A discussion of German historiography from around 950 to 1150, through a close examination of six works. In contrast to most earlier scholarship, it focuses on the narrative as an expression of the author's way of finding meaning in the sequence of events, and as evidence for their understanding of society, politics and human behaviour. In particular, it is shown that changing attitudes to society are reflected in the different ways the narrative is organized and individuals and their actions are represented. While the earlier works depict a society based on face-to-face relationships, the idea of an organized community, governed by the king as God's representative, becomes increasingly prominent in the later ones. Finally, the results of the analysis are discussed against the backdrop of more general trends in mediaeval political and intellectual history.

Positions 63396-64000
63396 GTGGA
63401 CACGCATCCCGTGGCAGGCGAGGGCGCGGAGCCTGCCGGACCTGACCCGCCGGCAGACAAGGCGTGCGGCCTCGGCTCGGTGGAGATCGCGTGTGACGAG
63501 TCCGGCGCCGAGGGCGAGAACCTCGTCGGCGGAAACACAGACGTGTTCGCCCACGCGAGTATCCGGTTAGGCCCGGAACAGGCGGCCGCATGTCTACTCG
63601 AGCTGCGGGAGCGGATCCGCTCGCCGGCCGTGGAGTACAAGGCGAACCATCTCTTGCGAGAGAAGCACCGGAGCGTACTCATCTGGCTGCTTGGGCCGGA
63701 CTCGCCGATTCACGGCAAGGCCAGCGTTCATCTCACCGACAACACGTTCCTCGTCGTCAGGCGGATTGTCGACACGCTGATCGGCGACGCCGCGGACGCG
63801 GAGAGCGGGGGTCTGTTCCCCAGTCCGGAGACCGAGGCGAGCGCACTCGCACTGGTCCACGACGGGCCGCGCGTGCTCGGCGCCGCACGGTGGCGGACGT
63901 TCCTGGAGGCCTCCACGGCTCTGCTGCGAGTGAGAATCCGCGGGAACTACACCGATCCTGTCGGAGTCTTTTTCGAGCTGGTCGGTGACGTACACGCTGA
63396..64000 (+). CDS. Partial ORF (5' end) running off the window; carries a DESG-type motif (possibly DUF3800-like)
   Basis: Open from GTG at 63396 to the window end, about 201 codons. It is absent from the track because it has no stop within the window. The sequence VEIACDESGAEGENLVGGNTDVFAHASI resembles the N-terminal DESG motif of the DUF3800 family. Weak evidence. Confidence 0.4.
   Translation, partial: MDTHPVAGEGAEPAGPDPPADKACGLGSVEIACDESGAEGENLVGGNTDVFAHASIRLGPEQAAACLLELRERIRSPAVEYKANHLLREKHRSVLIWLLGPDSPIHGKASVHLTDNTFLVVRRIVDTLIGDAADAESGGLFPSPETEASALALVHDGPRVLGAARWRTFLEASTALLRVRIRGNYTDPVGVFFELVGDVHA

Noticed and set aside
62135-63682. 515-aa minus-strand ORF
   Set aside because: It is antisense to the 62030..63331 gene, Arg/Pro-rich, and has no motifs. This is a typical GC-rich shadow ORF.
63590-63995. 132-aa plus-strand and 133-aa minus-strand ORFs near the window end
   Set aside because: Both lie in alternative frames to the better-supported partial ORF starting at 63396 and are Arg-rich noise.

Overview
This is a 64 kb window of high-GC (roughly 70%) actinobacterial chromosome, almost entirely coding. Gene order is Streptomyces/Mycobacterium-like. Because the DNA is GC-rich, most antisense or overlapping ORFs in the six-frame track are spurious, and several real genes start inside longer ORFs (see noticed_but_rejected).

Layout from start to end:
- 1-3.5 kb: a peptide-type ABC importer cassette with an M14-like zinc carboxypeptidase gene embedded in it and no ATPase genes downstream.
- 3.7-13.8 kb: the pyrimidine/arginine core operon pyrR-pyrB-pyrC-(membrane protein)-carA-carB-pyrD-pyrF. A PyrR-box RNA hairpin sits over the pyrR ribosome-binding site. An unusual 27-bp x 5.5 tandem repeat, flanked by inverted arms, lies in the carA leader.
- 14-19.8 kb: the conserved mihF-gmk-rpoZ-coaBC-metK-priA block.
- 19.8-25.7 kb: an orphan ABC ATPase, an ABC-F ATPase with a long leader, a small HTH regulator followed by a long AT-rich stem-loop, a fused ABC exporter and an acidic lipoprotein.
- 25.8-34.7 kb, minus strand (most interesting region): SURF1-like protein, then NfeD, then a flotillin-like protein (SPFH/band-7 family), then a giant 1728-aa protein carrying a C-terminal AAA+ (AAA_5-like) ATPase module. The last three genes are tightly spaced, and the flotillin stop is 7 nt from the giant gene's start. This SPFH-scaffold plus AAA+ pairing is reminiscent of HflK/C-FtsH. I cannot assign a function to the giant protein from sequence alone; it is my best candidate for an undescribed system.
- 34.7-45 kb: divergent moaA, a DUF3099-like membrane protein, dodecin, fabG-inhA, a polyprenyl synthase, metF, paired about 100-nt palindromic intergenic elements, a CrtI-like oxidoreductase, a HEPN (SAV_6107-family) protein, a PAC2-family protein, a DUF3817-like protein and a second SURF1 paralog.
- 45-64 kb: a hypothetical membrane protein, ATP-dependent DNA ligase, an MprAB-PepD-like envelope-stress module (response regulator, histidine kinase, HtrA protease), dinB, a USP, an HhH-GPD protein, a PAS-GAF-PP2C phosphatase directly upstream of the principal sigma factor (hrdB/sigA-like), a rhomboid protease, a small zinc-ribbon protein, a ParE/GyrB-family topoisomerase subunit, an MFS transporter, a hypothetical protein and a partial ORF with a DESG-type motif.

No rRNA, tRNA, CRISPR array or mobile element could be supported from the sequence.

BRILL; January 2002
- ISBN 9789004124684
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- Title: Kings, politics, and the right order of the world in German historiography c. 950-1150
- Author: S.H. Bagge